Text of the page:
Premier Notley offers few hints about throne speech

Premier Rachel Notley is providing few clues as to what will be in the upcoming throne speech on Monday, except to say what the party talked about during the campaign will feature prominently.

Notley supports 'pay-before-pump' law but says don't expect it soon

Alberta Premier Rachel Notley said she personally supports pay-at-pump legislation, but said it requires consultation before her government can consider introducing it. (CBC)

Premier Rachel Notley is providing few clues as to what will be in the upcoming throne speech on Monday, except to say what the party talked about during the campaign will feature prominently.

During an interview with the CBC's Mark Connolly she said details on increasing corporate tax rates, a major plank in her election platform, will come "sooner rather than later."

Another priority of the party's campaign was increasing minimum wage to $15 by 2018, a promise that Notley said her government will keep and is actively taking steps to adjust given that she and labour minister, Lori Sigurdson, are meeting with industry representatives today.

"What we do know is we have to make changes gradually and give people lots of notice," she said.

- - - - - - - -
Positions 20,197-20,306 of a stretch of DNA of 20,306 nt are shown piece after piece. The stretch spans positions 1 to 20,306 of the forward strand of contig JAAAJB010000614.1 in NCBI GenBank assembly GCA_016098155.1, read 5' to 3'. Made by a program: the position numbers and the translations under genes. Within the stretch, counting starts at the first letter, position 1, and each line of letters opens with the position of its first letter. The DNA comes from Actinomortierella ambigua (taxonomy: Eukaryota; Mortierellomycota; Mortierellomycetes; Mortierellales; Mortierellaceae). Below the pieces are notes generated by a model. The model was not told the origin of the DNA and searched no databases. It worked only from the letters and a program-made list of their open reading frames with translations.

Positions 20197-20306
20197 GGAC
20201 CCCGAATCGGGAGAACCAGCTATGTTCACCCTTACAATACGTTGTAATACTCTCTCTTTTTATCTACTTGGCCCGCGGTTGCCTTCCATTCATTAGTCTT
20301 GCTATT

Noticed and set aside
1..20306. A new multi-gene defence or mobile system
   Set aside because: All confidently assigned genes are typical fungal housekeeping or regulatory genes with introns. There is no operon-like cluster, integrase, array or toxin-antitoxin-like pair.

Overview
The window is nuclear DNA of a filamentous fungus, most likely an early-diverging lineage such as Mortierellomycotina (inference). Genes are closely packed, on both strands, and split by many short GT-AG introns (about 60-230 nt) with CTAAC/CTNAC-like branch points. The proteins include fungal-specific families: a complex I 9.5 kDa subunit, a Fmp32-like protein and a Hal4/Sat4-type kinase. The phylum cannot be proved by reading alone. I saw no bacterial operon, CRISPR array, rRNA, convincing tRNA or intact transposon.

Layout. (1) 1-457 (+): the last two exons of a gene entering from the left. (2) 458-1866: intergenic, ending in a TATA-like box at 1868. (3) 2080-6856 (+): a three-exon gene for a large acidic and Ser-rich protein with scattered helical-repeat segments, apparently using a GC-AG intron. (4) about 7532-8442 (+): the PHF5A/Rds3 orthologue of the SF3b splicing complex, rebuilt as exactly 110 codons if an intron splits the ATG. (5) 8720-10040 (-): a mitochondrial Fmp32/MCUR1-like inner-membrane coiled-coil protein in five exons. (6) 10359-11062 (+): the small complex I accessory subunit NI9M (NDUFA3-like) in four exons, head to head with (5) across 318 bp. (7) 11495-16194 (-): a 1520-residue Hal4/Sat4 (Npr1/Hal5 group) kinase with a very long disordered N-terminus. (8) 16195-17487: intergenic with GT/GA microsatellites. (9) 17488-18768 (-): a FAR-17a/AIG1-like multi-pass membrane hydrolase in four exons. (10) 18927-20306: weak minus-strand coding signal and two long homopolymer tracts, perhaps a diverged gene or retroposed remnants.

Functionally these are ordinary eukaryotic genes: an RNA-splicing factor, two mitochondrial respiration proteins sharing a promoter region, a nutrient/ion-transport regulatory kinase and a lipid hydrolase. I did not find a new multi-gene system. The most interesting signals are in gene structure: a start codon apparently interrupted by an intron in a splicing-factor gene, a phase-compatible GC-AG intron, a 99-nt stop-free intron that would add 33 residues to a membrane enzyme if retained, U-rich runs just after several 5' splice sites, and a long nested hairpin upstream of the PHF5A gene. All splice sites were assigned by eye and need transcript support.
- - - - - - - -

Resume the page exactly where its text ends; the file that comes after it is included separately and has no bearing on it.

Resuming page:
Notley said the government has to make a decision about next year's minimum wage by the end of June in order to implement the new rate by Oct.1.

While on the morning show she was asked whether she supports pay-before-pump legislation, given the recent death of a gas station attendant in Calgary after she tried to stop someone from stealing $113 worth of fuel.

Notley said she personally supports legislation that forces people to pay before filling up, such as what currently exists in B.C, but said there needs to be more consultation before legislation is introduced here.

"As we go forward understanding that health and safety is a critical area that needs review in this province, that issue will absolutely be put forward," she said adding that she watched people drive and dash while she worked at a gas station in high school.

Notley was elected premier 37 days ago, and admitted it's been a big shift both professionally and personally.

"I'm still getting used to the fact that security people periodically show up and take me places," she joked about the changes to her personal life.

The first session of the 29th Alberta legislature will begin on June 15 with a speech from the throne at 3 p.m. CBC will be livestreaming this event. 

Comments

To encourage thoughtful and respectful conversations, first and last names will appear with each submission to CBC/Radio-Canada's online communities (except in children and youth-oriented communities). Pseudonyms will no longer be permitted.

By submitting a comment, you accept that CBC has the right to reproduce and publish that comment in whole or in part, in any manner CBC chooses. Please note that CBC does not endorse the opinions expressed in comments. Comments on this story are moderated according to our Submission Guidelines. Comments are welcome while open. We reserve the right to close comments at any time.